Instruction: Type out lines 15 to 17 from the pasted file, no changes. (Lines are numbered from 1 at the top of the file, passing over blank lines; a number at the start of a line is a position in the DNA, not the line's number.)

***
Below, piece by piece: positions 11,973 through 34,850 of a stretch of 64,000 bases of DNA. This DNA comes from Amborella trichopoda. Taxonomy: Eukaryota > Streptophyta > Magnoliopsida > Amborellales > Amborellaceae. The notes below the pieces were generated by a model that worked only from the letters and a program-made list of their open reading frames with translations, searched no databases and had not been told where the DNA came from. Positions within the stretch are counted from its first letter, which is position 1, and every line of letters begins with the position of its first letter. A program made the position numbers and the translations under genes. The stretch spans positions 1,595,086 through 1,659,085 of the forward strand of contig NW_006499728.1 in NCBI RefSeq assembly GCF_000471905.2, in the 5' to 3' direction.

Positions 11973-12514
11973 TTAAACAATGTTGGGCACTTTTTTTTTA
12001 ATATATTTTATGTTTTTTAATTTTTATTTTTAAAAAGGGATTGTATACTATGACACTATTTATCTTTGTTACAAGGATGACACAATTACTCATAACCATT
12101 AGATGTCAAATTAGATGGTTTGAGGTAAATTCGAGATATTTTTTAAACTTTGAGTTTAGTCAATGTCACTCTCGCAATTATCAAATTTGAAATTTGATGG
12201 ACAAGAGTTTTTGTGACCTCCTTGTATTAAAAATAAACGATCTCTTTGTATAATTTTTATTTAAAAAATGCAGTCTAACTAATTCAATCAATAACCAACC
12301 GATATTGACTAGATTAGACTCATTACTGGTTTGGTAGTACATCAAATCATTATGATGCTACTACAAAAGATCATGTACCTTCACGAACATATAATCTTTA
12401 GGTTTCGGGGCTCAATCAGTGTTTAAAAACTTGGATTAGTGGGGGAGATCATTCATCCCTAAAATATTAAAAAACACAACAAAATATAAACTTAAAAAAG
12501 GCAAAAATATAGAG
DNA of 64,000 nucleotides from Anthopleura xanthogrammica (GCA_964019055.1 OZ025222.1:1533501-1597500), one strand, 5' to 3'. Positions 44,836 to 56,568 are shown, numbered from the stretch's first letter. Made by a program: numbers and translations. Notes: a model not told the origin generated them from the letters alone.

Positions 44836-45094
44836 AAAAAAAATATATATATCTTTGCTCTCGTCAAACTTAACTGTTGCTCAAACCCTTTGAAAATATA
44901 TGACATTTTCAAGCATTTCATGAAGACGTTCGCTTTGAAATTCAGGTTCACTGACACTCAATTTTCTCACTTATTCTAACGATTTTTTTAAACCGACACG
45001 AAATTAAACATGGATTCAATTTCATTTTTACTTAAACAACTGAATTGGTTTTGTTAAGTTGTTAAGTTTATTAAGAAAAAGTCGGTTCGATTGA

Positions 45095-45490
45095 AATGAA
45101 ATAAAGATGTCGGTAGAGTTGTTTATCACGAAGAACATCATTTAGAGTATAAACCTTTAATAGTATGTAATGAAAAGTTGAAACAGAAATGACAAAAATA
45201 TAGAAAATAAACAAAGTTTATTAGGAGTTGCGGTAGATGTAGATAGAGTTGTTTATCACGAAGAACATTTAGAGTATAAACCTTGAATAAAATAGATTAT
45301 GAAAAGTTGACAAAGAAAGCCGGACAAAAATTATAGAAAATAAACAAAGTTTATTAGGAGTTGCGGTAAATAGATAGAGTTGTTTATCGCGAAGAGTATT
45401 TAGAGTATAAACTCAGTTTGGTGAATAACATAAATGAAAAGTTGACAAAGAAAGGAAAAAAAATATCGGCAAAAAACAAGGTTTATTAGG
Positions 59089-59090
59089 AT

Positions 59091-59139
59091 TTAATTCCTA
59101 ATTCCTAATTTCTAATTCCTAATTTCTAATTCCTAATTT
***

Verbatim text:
Positions 45095-45490
45095 AATGAA
45101 ATAAAGATGTCGGTAGAGTTGTTTATCACGAAGAACATCATTTAGAGTATAAACCTTTAATAGTATGTAATGAAAAGTTGAAACAGAAATGACAAAAATA